Home equity loans and HELOCs usually allow you to borrow the largest amounts of money at the lowest interest rates — if you have enough equity built up in your home. However, since these types of loans are secured, it takes longer to be approved and receive the funds.

Personal loans for home improvements fall somewhere in the middle. They offer the convenience of credit with less interest and the versatility of equity without the wait.

Here are some instances when a personal loan for home improvements makes the most sense:

  • If you're making upgrades rather than full remodels or if you anticipate the overall cost of your project will be on the smaller side.
  • When you don't have enough equity in your home to qualify for a HEL or HELOC or to offset the higher upfront costs often associated with these types of loans.
  • When you lack the time or patience to go through the process of applying for and obtaining a secured loan.
  • When you have a high credit score and don't need or want to put up your house or other collateral to secure a loan.
Personal loans offer the convenience of credit and the versatility of equity — without the high interest or the wait.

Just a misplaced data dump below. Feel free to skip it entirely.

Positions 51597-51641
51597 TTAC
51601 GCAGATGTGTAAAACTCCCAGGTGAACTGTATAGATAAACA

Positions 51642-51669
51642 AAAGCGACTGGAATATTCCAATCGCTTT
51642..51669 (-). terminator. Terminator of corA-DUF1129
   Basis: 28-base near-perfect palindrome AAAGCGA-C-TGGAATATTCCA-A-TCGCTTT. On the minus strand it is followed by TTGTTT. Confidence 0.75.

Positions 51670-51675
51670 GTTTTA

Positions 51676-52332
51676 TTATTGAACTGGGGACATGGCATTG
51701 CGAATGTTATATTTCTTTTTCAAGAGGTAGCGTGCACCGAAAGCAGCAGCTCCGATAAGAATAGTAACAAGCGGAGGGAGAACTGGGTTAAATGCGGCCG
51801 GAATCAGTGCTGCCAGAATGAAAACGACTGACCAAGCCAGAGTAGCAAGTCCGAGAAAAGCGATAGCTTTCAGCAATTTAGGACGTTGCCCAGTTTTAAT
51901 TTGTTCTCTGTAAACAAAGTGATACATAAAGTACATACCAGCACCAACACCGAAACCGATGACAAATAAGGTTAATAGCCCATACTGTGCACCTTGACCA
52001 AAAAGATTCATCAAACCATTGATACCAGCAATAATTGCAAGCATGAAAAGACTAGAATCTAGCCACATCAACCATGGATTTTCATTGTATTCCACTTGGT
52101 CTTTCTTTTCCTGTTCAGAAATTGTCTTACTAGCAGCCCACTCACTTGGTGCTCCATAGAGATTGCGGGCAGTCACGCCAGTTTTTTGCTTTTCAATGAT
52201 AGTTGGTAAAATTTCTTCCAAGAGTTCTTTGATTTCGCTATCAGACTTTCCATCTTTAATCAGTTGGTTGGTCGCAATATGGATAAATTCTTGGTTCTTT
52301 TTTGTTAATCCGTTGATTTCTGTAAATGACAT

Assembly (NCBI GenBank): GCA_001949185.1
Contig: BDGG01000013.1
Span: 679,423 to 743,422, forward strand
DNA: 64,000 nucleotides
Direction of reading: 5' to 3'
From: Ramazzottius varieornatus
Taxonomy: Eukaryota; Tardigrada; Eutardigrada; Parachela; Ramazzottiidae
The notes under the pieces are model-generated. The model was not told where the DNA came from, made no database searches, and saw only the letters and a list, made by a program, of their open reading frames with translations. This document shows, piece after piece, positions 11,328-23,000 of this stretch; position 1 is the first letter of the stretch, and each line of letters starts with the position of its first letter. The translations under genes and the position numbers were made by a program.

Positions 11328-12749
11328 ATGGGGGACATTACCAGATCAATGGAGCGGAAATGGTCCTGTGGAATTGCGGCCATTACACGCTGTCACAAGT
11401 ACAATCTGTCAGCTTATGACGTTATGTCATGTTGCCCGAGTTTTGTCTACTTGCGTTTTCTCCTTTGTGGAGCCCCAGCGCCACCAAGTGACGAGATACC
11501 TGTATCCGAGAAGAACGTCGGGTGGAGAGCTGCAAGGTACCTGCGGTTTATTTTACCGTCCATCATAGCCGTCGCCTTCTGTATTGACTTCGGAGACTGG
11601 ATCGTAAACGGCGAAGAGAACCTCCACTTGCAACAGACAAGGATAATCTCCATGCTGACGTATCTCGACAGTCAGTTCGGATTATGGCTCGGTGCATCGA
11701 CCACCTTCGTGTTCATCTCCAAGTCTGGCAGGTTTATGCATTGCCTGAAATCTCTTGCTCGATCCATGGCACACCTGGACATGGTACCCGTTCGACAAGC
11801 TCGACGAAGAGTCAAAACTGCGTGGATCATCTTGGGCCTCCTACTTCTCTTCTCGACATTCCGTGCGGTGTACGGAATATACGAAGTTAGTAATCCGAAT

What Are the Pros and Cons of a Personal Loan for Home Improvements?

The biggest benefit of a personal loan for home improvements is the ability to finance renovations or repairs that you might not otherwise be able to afford. However, that enhanced purchasing power comes with some trade-offs.

Here are a few things to consider when determining if a home improvement personal loan is right for you:  

  • Size and scope of the project. Extensive renovations, repairs, or upgrades may require more money than you can borrow with a personal loan.
  • Equity in your home. You don't need equity in your house to qualify for a personal loan like you do with a HELOC or home equity loan.
  • Creditworthiness. Since personal loans for home improvements aren't secured with collateral, you'll need a higher credit score to qualify.
  • Interest rates. Personal loans for home improvements typically have lower interest rates than credit cards, but higher rates than secured loans.
  • Tax implications. Unlike secured loans, interest charges on unsecured loans for home improvements aren't tax deductible.
  • Timing. If you need money for repairs or renovations quickly, a personal loan for home improvements is the fastest route, aside from credit cards.
Pros Cons